Ira Rubin, one of the 11 men indicted by the U.S. Department of Justice on Black Friday, has pleaded guilty to conspiracy in connection with his alleged role as a payment processor for PokerStars, Full Tilt Poker, and Absolute Poker.
Rubin, 53, has been jailed since his arrest in Guatemala last April, when he was supposedly attempting to flee to Thailand. Rubin has been accused of assisting the three major online poker sites in “tricking” banks by disguising payments as transactions with phony internet merchants.
According to his plea agreement, Rubin faces a prison term of 18 to 24 months when he’s sentenced May 17 in Manhattan federal court. Without the plea agreement, Rubin could have faced a maximum sentence of up to 55 years. He was originally charged with nine counts for his involvement in the illegal online gambling activities, including conspiracy to violate the Unlawful Internet Gambling Enforcement Act (UIGEA), but only pleaded guilty to three on Tuesday.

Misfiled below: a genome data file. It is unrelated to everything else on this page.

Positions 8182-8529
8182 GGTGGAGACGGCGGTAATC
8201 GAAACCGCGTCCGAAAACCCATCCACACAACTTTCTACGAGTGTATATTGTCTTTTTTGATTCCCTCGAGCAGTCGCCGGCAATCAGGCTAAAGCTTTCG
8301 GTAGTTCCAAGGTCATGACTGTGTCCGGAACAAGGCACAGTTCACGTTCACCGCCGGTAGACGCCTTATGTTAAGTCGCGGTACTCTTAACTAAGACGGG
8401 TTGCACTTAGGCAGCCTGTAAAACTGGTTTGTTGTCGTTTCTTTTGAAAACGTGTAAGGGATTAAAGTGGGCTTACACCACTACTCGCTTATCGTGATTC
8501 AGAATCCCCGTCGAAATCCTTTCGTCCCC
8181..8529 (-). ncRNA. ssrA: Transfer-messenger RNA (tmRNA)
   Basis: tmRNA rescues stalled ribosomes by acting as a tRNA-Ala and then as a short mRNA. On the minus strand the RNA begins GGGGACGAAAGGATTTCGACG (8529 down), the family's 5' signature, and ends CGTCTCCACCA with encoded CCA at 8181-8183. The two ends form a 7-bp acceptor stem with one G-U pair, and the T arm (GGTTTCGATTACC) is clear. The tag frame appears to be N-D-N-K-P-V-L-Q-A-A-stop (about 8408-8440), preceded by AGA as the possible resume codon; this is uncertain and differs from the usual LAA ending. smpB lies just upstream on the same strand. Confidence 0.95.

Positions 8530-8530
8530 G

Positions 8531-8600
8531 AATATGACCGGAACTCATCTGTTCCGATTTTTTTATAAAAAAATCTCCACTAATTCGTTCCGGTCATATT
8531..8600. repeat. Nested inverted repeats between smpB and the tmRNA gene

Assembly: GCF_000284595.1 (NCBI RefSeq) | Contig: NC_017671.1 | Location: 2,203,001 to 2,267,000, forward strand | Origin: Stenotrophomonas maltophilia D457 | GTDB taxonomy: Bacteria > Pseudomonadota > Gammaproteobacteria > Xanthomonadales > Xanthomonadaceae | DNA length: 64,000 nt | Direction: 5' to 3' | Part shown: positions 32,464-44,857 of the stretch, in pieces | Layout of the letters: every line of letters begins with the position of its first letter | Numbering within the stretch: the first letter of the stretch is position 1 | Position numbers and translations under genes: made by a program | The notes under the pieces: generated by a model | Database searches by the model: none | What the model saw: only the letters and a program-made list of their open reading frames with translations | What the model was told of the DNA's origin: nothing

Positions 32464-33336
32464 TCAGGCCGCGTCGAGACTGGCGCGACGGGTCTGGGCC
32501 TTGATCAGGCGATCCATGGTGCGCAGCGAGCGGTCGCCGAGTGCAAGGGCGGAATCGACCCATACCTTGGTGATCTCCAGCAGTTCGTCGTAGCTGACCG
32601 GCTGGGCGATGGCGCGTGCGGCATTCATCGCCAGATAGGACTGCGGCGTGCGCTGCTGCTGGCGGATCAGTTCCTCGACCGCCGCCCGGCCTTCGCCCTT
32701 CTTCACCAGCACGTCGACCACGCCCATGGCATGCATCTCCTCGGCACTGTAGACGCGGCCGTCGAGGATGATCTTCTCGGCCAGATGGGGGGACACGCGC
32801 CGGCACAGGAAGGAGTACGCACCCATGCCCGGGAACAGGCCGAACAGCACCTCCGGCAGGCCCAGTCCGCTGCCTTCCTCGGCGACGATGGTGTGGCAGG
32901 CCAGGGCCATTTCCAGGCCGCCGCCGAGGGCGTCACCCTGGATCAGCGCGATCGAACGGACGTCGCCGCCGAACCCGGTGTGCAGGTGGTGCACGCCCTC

Prior to his involvement with the online poker sites, Rubin was arrested in 2006 for telemarketing fraud after his company assisted at least nine Canadian telemarketing firms that sold nonexistent credit cards to U.S. consumers. After Rubin violated a temporary restraining order, a judge issued a warrant for his arrest on Jan. 30, 2008. Rubin then went into hiding in Costa Rica where he allegedly began providing the offshore online poker companies with the illegal payment transactions.